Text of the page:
I ask that people check out www.unshackleupstate.com for more information on the New ERA plan. We owe it to our children to make New York a place where we can live and prosper. We need stimulative policies that will encourage small business to start up and maintain a presence in New York so that everyone who wants to work can have a rewarding job with decent pay.
The writer is a member of the Unshackle Upstate board.
Better security needed to control theater crowds
Re Oct. 1 article, “Bow Tie assault stuns many”: I love Schenectady downtown: the restaurants, Proctors, Jay Street, the library and movie theater.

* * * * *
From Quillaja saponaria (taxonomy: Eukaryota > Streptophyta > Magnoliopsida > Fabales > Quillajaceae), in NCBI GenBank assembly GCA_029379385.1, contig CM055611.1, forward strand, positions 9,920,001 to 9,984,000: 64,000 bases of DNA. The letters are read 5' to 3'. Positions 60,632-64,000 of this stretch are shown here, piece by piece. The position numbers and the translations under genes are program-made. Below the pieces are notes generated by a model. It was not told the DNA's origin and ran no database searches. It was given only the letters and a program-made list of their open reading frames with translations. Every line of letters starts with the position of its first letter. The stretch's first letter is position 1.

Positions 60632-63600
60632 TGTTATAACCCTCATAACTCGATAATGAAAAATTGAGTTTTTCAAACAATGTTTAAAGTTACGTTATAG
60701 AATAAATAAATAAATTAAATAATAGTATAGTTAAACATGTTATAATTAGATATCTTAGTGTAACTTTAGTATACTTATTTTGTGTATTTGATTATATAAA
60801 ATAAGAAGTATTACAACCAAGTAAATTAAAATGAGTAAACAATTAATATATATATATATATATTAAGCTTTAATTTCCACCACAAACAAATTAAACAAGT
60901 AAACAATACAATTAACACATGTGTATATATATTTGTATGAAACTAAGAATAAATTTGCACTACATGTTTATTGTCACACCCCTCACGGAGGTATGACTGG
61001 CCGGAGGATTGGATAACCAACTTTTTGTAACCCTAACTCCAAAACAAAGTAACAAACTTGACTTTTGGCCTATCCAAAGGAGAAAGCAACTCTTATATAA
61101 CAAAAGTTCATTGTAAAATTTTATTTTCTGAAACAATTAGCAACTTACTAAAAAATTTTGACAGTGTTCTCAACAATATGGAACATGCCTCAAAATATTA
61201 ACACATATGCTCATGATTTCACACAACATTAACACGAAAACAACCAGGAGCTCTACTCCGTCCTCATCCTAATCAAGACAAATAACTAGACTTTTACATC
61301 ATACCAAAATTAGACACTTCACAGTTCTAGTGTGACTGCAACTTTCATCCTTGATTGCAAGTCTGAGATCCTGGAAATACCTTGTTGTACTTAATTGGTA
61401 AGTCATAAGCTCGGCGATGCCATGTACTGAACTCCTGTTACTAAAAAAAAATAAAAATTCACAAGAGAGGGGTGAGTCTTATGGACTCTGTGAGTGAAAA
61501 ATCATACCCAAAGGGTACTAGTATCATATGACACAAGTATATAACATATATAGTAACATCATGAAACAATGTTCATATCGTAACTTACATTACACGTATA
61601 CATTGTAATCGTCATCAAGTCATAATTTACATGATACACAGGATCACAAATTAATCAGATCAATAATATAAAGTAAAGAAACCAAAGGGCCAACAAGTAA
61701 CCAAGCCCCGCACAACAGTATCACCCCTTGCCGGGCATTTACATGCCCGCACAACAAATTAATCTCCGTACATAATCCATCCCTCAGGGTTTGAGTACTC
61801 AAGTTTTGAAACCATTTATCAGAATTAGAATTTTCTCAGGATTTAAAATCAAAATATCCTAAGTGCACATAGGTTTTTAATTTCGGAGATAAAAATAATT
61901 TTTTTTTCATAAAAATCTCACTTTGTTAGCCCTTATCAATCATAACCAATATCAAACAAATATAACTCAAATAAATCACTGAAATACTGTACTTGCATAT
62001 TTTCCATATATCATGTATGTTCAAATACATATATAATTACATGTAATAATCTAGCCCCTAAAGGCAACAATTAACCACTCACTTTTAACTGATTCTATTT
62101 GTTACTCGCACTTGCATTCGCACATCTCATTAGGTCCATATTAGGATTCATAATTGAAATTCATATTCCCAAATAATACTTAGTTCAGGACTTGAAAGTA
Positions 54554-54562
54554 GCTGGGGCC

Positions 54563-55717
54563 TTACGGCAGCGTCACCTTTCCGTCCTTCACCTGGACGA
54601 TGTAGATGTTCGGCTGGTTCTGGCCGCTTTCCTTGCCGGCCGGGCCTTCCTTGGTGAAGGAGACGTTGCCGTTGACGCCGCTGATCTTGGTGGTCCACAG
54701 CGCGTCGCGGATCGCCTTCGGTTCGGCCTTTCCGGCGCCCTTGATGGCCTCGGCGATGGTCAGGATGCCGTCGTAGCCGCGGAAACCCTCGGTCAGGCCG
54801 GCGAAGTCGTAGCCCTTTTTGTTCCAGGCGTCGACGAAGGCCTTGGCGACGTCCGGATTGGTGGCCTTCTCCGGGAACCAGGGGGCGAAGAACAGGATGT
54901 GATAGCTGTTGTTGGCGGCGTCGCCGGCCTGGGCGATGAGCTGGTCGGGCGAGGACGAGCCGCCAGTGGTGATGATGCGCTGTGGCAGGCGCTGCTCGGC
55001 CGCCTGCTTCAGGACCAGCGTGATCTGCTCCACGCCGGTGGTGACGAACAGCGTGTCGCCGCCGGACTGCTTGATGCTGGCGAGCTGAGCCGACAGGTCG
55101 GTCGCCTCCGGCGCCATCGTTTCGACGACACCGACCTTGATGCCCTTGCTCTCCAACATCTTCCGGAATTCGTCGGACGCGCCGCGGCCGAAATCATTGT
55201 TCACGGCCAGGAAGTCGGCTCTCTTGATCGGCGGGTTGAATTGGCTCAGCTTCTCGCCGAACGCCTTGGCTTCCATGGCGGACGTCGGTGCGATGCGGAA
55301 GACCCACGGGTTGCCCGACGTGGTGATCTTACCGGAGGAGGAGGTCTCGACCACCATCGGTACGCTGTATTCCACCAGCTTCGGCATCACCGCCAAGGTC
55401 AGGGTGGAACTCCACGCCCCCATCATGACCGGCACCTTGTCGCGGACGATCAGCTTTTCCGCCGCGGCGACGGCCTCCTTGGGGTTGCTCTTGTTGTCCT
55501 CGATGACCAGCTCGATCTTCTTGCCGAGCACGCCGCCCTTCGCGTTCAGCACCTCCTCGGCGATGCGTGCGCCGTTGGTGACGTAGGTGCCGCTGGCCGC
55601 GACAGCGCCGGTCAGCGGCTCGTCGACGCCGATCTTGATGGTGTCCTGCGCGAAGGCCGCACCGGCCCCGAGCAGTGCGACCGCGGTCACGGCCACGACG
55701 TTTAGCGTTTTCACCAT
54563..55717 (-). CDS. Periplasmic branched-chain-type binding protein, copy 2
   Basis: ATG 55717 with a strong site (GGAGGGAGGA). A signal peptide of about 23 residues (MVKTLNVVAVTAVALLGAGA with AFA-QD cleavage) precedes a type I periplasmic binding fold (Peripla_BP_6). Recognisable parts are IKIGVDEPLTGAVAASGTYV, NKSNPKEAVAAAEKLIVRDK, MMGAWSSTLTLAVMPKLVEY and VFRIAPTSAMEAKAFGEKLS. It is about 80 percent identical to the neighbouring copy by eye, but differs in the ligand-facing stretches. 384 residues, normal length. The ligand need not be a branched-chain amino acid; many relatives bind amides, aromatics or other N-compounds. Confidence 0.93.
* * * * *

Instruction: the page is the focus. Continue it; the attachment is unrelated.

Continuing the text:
I was gratified to hear of the quick action by police in the “beat down” of the man with his teenage daughter and her friend watching a movie at Bow Tie. However, this could have been prevented from what I heard really happened at the theater that night.
It was after another movie let out that 15 “kids” came into the showing of “White House Down,” running up and down the aisles and being disruptive. Yes, rather than say something, the parent could have gone out of the theater and found a theater employee, but this situation should not occur.
When a movie lets out, there should probably be two theater employees at the exit to ensure that people don’t opt for a free double feature.
Theater management should take responsibility and act to prevent the situation that caused this. Saying it rarely happens, and response was faster than can be expected, does not absolve management from improving its oversight.
History has proven GE’s Welch was all wrong